date the Act came into force, the Governor shall act as and
exercise all the powers of the Board until its constitution.
Within three months, the Board has to be constituted or
reconstituted even when it is dissolved or superseded or its
term expired by efflux of time. During the interregnum
between its dissolution or supersession and reconstitution,
the Governor exercises the powers as the Board. One
important factor that cannot be lost sight of is that in the
absence of the Board during the period of three months,
either initially at the commencement of the Act or
thereafter, it is the Governor that takes over the
management and acts as the Board. But a peculiar situation
may arise when, suppose, the Governor is a non-Hindu, and
the governance and management vest in the executive
Government in Cabinet system under the Constitution. Who
would in that situation assume the power of management?
Suppose, a Minister and/or for that matter, the Chief
Minister professing Islam are in office, could they
discharge the functions under the Act? Answer is obviously
and definitely `No’.

Section 9 empowers the Governor to supersede or
dissolve the Board, when the Governor forms an opinion that
the Board is not competent to perform the duties imposed on
it under the Act or the Board persistently makes default in
performing the duties imposed on it under the Act or the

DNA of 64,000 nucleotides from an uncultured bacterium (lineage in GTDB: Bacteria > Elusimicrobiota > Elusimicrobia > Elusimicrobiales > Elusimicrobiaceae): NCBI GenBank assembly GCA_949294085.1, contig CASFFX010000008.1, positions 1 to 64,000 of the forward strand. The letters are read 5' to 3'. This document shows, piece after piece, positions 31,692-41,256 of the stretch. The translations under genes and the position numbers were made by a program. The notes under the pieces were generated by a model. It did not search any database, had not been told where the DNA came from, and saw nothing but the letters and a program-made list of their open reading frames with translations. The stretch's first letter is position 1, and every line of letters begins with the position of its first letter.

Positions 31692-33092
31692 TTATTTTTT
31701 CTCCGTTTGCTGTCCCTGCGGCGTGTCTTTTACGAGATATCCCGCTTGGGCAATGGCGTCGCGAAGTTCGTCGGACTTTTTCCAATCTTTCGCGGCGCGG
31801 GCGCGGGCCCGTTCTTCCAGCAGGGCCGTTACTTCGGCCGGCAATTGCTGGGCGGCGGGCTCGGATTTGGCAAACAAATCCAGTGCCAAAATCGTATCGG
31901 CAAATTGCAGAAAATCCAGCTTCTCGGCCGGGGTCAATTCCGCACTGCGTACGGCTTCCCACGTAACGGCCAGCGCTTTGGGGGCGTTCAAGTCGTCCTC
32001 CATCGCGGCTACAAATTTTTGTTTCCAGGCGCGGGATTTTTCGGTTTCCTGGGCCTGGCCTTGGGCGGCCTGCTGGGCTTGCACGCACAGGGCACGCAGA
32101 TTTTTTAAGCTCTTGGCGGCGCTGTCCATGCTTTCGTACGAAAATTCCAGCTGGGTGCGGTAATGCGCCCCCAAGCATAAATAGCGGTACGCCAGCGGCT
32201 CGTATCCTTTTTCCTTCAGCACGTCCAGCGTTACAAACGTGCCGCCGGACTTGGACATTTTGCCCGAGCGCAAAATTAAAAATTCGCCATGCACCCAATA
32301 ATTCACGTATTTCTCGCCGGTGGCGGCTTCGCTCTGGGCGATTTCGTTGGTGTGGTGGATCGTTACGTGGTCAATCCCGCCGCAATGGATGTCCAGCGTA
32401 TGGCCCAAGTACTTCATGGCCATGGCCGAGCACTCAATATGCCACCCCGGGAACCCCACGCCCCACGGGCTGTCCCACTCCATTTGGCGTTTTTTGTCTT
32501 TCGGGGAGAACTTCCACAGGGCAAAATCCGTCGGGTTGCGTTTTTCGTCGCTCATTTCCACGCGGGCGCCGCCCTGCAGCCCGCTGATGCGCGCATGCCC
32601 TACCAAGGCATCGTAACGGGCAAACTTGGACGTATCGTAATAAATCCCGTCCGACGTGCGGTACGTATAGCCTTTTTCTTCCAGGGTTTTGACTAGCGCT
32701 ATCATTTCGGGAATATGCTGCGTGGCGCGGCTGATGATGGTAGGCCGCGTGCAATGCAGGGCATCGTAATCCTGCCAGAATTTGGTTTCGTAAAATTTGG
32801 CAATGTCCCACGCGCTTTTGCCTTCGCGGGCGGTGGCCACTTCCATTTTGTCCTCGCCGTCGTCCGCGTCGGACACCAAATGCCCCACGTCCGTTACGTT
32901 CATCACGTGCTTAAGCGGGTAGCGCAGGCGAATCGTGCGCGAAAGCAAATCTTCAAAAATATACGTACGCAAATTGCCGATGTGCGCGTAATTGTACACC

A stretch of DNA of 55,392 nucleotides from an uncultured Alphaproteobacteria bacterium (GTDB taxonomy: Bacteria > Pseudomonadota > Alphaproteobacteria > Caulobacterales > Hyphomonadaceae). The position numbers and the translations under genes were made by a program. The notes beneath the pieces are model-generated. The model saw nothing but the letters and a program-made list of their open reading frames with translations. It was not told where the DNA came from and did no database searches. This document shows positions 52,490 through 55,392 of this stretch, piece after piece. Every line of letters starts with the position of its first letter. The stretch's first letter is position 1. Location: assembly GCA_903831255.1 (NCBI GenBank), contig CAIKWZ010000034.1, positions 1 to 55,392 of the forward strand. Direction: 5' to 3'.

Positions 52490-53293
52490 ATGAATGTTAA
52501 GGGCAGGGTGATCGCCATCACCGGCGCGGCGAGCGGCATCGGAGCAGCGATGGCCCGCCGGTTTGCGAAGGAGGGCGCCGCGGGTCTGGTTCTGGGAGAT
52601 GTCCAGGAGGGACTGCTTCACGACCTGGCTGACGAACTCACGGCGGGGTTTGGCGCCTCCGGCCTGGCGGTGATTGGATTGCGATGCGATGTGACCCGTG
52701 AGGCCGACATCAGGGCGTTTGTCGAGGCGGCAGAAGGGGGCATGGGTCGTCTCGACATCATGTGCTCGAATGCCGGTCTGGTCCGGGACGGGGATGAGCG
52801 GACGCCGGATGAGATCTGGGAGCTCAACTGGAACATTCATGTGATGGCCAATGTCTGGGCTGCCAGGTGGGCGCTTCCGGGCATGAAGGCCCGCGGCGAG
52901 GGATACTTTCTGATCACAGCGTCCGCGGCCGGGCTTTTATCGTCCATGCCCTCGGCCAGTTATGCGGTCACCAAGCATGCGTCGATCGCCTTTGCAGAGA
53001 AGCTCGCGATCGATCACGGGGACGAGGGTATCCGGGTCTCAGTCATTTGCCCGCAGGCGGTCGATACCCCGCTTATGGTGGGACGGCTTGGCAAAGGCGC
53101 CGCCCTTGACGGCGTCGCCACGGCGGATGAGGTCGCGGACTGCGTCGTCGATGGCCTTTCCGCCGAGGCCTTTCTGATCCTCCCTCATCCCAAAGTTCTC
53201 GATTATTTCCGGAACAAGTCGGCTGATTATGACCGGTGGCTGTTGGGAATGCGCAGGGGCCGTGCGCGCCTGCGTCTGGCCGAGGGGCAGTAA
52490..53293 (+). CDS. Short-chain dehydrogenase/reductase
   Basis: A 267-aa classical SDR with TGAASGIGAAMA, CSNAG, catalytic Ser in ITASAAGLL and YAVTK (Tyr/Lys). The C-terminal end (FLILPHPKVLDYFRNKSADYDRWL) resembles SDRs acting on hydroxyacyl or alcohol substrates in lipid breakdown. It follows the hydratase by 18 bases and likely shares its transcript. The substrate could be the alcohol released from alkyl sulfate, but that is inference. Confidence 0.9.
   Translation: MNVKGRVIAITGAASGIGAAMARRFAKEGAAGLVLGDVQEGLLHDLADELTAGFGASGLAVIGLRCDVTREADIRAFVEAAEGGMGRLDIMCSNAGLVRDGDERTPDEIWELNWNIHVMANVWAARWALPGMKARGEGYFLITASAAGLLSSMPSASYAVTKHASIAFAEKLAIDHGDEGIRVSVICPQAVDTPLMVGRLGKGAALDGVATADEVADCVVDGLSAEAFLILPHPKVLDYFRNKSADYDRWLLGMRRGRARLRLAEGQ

Board acts in excess of its authority and power or abuses
its power. He was been empowered to supersede the Board. He
is equally empowered to dissolve the Board. But before doing
it, the Governor is required to have a due enquiry
conducted, after giving the Board reasonable opportunity of
being heard, i.e., observing principle of natural justice or
to avoid any charge of arbitrary action. After having formed
the aforestated opinion, on an objective consideration of
the material before him, he would pass an order either
superseding or dissolving the Board. he would reconstitute
Board, shortly thereafter, but not exceeding three months.
As soon as it is dissolved, the Governor shall assume all
the powers and perform all the functions and exercise all
powers of the Board for a period not exceeding three months
or until the constitution of another Board, whichever is
earlier. This would appear to manifest the legislative
intention that the Governor bestows constant personal care
and attention in proper, efficient and effective
administration, management and governance of the Shrine, the
sum total of properties and facilities and services to the
pilgrims. In case the Governor happens to be a non-Hindu, he
obviously gets the management done through the Board, The
Chief Executive who would always be Hindus and they act
under the directions of the Governor. The Governor has to
bestow added personal attention to the management,
administration and governance of the Shrine etc.
Similarly, Section 12 gives power to the Governor for
good and sufficient reasons to remove any member after
giving him an opportunity of showing cause against his
removal and after consideration of the explanation offered
by him. The resignation of any member shall be by a notice
given in writing to the Chief Executive Officer and
acceptance of the same by the Governor. The Governor, when
he nominates a member, equally has power to remove him when
the Governor finds any member abusing the office etc. as
found in the enquiry. It would, thus, appear that the Act
intends to invest with the Governor the power to nominate
the members in his official personal capacity as the
Governor of the State of the power to constitute the Board
to supersede or to dissolve the Board; the Power to accept
resignation and to fill up the resultant casual vacancies